Patently Mobile posted a report in late 2013 (under 'Patent Bolt' our previous site name) titled "Samsung Reveals a Bendable Display Patent for Smartphones." It was the patent that first introduced the Galaxy Edge design concept. In 2016 Samsung updated their invention to include the return of the removable battery as noted in our patent figures below. That design also provided an alternative design to the Edge with a back side display as noted in patent figure 2 below. While the Galaxy Edge and Dual Edge won out in the market, it's possible that this concept could end up in another Samsung smartphone model in the future. This way the back side could be dedicated to a phone UI or other app that a user wants open all the time while surfing the net on its main display. Samsung was granted a patent for this on Tuesday.
Aspects of Samsung's granted patent are to provide a smartphone capable of extending a display region to the sides and/or back side as noted in the patent figures in this report. The auxiliary display act independent of the main display. Samsung fans have given Samsung's Edge concept a hardy two thumbs up.
Samsung's Patent FIG. 6 illustrates a back side battery cover suggesting that they were or are considering bringing this feature back. If they would have had this in place for the Note7, it could have avoided the disaster that Samsung describe earlier this week in a brief video.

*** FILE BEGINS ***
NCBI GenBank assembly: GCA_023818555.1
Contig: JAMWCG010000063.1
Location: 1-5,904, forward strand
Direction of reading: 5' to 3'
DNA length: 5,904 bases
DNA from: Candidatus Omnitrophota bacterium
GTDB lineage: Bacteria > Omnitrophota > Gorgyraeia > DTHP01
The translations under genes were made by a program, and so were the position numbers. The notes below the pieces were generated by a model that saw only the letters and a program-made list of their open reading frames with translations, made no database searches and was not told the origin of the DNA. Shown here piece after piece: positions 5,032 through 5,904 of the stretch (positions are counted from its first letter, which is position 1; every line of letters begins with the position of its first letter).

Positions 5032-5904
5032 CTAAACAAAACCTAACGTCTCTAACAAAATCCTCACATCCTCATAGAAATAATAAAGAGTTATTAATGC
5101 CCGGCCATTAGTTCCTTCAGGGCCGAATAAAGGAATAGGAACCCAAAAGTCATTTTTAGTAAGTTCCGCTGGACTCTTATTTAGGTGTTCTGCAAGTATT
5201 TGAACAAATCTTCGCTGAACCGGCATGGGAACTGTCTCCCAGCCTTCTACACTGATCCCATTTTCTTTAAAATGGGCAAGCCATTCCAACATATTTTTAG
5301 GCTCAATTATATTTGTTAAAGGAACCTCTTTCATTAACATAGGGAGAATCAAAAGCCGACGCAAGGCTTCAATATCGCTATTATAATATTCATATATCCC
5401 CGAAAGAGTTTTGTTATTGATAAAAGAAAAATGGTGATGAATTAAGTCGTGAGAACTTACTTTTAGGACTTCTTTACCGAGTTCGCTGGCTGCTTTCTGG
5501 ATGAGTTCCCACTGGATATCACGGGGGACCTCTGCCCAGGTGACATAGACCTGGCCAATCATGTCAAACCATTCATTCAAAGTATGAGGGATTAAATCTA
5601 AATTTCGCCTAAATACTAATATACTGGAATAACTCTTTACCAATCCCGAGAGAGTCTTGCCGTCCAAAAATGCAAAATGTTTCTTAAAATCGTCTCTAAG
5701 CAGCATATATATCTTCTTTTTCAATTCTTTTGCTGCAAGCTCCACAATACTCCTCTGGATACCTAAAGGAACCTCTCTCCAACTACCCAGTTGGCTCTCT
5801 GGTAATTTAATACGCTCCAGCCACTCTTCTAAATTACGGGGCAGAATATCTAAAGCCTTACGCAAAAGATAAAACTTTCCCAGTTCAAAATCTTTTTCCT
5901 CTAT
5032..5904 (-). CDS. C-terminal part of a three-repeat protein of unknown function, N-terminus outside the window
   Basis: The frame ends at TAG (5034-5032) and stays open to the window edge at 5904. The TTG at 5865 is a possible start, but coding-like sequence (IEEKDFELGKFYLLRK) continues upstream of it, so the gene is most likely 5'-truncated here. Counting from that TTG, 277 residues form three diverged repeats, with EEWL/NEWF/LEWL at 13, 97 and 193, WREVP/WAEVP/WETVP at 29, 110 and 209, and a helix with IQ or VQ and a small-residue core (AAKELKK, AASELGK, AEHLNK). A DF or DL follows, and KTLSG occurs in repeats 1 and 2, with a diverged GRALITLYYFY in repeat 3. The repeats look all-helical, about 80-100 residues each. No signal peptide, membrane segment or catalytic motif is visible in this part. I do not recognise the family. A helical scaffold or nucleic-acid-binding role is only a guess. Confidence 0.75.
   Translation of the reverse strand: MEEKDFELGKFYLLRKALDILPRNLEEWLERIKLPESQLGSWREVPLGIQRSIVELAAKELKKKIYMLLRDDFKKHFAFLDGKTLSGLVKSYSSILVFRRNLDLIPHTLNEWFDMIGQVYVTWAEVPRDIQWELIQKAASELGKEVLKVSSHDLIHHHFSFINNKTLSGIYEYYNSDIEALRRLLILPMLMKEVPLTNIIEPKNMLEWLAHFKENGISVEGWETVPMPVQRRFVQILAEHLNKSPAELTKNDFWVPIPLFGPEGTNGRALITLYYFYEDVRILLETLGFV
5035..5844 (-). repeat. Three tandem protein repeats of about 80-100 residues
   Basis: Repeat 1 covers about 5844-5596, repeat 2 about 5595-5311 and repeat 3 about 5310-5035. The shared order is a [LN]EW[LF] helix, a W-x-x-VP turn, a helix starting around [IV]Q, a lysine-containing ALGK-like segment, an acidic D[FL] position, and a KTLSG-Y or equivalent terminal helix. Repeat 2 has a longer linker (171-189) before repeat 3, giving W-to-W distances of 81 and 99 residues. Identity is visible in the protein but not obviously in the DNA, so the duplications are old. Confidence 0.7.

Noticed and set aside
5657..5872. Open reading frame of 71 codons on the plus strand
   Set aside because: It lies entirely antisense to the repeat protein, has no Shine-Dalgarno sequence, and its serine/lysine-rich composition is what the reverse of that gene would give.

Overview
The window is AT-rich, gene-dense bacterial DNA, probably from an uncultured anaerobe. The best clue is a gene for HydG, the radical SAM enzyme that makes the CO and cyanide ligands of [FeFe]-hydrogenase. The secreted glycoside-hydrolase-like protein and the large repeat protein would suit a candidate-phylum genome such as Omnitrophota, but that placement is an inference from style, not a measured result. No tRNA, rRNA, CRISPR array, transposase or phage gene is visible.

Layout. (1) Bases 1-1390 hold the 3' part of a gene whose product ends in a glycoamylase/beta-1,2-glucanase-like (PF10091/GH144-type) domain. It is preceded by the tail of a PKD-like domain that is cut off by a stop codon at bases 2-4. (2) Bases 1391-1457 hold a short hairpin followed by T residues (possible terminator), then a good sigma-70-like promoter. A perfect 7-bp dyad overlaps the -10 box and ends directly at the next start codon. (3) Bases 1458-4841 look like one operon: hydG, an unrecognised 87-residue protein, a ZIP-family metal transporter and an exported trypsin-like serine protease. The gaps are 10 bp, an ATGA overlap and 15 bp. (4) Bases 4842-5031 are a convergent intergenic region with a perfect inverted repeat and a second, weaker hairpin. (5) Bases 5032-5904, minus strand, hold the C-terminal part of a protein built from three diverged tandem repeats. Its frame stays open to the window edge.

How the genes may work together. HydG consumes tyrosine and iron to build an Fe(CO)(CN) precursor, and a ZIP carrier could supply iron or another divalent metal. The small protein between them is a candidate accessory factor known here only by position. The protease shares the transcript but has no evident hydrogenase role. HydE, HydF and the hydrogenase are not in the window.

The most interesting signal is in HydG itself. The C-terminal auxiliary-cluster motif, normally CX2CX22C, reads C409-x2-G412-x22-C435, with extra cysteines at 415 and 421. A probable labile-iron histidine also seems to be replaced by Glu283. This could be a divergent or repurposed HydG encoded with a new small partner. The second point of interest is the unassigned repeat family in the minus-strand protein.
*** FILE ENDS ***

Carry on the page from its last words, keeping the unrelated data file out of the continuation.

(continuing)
Samsung Smartphone Design Patent
On a weekly basis Samsung has a number of new smartphone design patents and the one that stood out this week appears to provide a different backside set up. For the record, beyond patent figures, no details are ever supplied with design patents.
What we can see in the Samsung smartphone design patent figure above is that it carries a single 'Edge-Styled' display and that the backside camera and flash are in a new left side position.
Patently Mobile presents only a brief summary of granted patents with associated graphics for journalistic news purposes as each Granted Patent is revealed by the U.S. Patent & Trademark Office. Readers are cautioned that the full text of any Granted Patent should be read in its entirety for full details. About Comments: Patently Mobile reserves the right to post, dismiss or edit comments.